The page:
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Corona Diaries: project number 47 – Italian lessons

May 12, 2020

I’m currently learning Italian. Not because we’re in lockdown and I’m running out of constructive things to do. Far from it. The list of tasks stretches long into the future. When I’ve finished, it will be time to revisit the first one. A bit like painting the Forth Bridge, you might say.

No, I’m learning Italian because it’s one of the most beautiful languages in the world. Not for nothing were Handel’s early operas in Italian, and the Imperial Court in Vienna was dominated by Italian composers until Mozart broke the mould by writing a German opera. Its long vowels are made for song. It’s a lover’s language. A language of light and shade, of passion and persuasion.

Actually, it’s perhaps fairer to say than I’m not so much learning it from scratch but revisiting it with intent. My first serious encounter was in 1969, when I travelled around Italy on my own. I didn’t have the funds, the courage nor the inclination to go backpacking to Kabul, Kathmandu and Calcutta. And besides, I’d just spent my school years studying Latin and Greek, so what better places to go before university than to Rome, Naples and Pompeii?

Since I was familiar with Latin, I didn’t think its successor would be too much of a problem. I got hold of an Italian grammar, learned some words and phrases, and away I went. Most of what I learned then I’ve forgotten, like much else besides. But a love of Italy and all things Italian has remained.

Since then I’ve visited many parts of the country. I’ve done business in Rome, Piedmont and Naples. And I’ve shown my family the wondrous ruins of Pompeii and Herculaneum. Our last visit was to Puglia. The next will probably be to Sicily.

But despite our frequent forays into Italy, through fiction, history and music as well as physical travel, I’ve never dipped further beneath the surface of the language, despite appreciating its beauty.

Now is the time.

Actually to say I’m learning it is somewhat Trumpian, though he would no doubt say he’s fluent already, coming from New York. Perhaps it would be better to say that I’m absorbing it. I was always amazed to meet people in the Middle East and Asia who would say that they’ve learned their English through watching TV. That would also be a very Trumpian thing to do, though I doubt he has the capacity to remember anything that doesn’t relate to him for more than five minutes.

Be that as it may, TV is helping me. My beloved and I are both addicted to foreign language TV dramas. Not just the Scandi stuff, but Belgian, French, German and, of course, Italian. We’re great fans of the Sicilian detective, Inspector Montalbano, about whom I’ve written before. My wife loves Gomorrah, a  Camorra horror set in Naples. I don’t – too violent. Recently though, we’ve found a couple of series that we both enjoy.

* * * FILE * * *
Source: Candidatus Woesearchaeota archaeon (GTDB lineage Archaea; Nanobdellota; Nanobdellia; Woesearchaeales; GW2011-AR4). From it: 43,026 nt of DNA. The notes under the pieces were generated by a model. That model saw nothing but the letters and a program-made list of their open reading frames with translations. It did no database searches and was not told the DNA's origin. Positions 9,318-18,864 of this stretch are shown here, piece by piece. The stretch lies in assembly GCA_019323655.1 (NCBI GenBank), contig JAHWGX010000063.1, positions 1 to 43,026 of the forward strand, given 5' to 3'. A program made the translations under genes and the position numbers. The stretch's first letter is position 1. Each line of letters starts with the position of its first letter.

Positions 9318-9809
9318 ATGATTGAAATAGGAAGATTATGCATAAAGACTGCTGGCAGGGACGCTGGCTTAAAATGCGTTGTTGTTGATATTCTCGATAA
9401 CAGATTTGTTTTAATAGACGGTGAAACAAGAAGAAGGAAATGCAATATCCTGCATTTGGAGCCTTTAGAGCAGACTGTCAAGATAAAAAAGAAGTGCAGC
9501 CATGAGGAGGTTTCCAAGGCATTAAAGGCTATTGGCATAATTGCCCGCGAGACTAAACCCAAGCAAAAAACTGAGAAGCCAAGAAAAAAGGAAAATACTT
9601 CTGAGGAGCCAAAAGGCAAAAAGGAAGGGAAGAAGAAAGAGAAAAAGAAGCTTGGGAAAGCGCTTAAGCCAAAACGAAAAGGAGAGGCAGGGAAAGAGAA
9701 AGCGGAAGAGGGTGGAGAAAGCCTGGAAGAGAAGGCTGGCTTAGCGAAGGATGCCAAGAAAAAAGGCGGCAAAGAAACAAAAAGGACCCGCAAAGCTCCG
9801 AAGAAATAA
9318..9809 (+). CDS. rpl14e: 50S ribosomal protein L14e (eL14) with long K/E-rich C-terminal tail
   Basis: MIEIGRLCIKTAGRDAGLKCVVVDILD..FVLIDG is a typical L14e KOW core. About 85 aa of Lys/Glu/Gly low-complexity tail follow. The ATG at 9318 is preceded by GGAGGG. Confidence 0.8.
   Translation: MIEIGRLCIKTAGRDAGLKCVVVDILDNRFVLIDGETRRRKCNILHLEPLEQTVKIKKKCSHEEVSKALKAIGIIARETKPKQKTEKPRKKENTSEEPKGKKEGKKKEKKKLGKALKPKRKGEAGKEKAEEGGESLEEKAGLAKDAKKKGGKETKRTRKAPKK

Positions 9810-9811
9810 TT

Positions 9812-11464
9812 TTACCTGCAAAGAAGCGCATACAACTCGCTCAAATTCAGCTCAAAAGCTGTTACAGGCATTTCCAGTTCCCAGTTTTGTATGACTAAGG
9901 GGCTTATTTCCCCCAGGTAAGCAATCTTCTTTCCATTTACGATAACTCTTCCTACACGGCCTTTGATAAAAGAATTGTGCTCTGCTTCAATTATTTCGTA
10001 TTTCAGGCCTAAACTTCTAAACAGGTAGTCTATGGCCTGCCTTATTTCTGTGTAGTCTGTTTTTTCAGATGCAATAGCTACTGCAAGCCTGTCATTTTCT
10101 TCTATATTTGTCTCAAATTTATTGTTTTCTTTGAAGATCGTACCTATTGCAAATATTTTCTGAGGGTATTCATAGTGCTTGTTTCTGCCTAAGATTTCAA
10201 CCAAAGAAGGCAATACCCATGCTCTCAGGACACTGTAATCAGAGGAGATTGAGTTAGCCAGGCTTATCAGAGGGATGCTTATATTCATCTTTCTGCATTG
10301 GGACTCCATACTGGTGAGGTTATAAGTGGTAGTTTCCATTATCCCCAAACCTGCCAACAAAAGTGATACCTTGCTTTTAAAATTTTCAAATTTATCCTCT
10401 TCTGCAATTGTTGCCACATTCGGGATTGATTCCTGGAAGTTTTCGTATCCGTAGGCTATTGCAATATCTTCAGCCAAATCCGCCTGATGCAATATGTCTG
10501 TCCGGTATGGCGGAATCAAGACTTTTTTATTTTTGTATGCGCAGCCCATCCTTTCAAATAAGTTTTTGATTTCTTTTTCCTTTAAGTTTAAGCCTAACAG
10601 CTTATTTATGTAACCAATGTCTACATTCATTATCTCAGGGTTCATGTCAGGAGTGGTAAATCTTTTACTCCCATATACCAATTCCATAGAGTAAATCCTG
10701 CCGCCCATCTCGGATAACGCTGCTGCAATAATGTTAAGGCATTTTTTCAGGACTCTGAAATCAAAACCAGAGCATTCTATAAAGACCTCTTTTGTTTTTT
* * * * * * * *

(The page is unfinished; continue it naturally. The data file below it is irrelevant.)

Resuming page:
The first is Non Uccidere (Thou Shalt Not Kill). It’s set in a gloomy, wintry Turin. The main character is the equally gloomy Valeria, a beautiful young police inspector who has good reason to be miserable. Her mum was jailed for killing her dad, who turns out not to have been her dad. After a decade in jail, mum is released, only to be murdered herself. Understandably, Valeria hits the Prozac.

The family saga runs through the series, though, being a brilliant detective, she still manages to solve a number of murders while struggling to keep herself together. The series is suffused with a melancholy that I don’t normally associate with Italy, but which surely chimes with feelings in the region at the moment, as it struggles with the coronavirus outbreak.

Then there’s a very different bowl of olives. Mafia Only Kills in Summer is a black comedy set in Palermo, close to Montalbano’s Sicilian stamping ground. But whereas the Mafia lurks in the background in the Inspector’s Vigata, in this series, as the title suggests, it’s centre stage.

It’s the late Seventies. Salvatore, the narrator, is a pre-teen member of a small family – eccentric dad, ambitious mum whose heart is set on getting a job for life in teaching and sister whose teenage love affairs nearly consume her. The boy watches as dad, who’s a mid-ranking civil servant, does his utmost to avoid the clutches of the Mafia and mum battles furiously with the corrupt bureaucracy that denies her rightful tenancy.

Meanwhile Tore battles with his schoolmates for the affections of Alice, the femme fatale of Year Six.

The whole thing, despite the serious subject of the Mafia and its hold on Palermo, is as sweet and light as Thou Shalt Not Kill is gloomy. Like Montalbano, the narrative is rich in humour. Despite their comic pretensions, the character never lose their dignity. It’s a joy.

While watching these series, I find the subtitles merging with the language itself. Whether I’m really picking up more – other than familiar words and phrases – without the aid of translation I’m not sure. But I definitely feel the water wings slowly deflating as I learn to swim again in this gorgeous language.

I’m not sure of the precise way forward, whether through books, online tutorials or even finding people to talk to on Skype. But I’m hoping my new project will outlast the virus. More than anything I want to be able to revisit a country that’s close to my heart. The more I can speak the language, the greater will be the joy.

I suspect that our forays further afield will have to wait for a while, but when Italy’s ready, we will be too.

From → Film, Travel, UK

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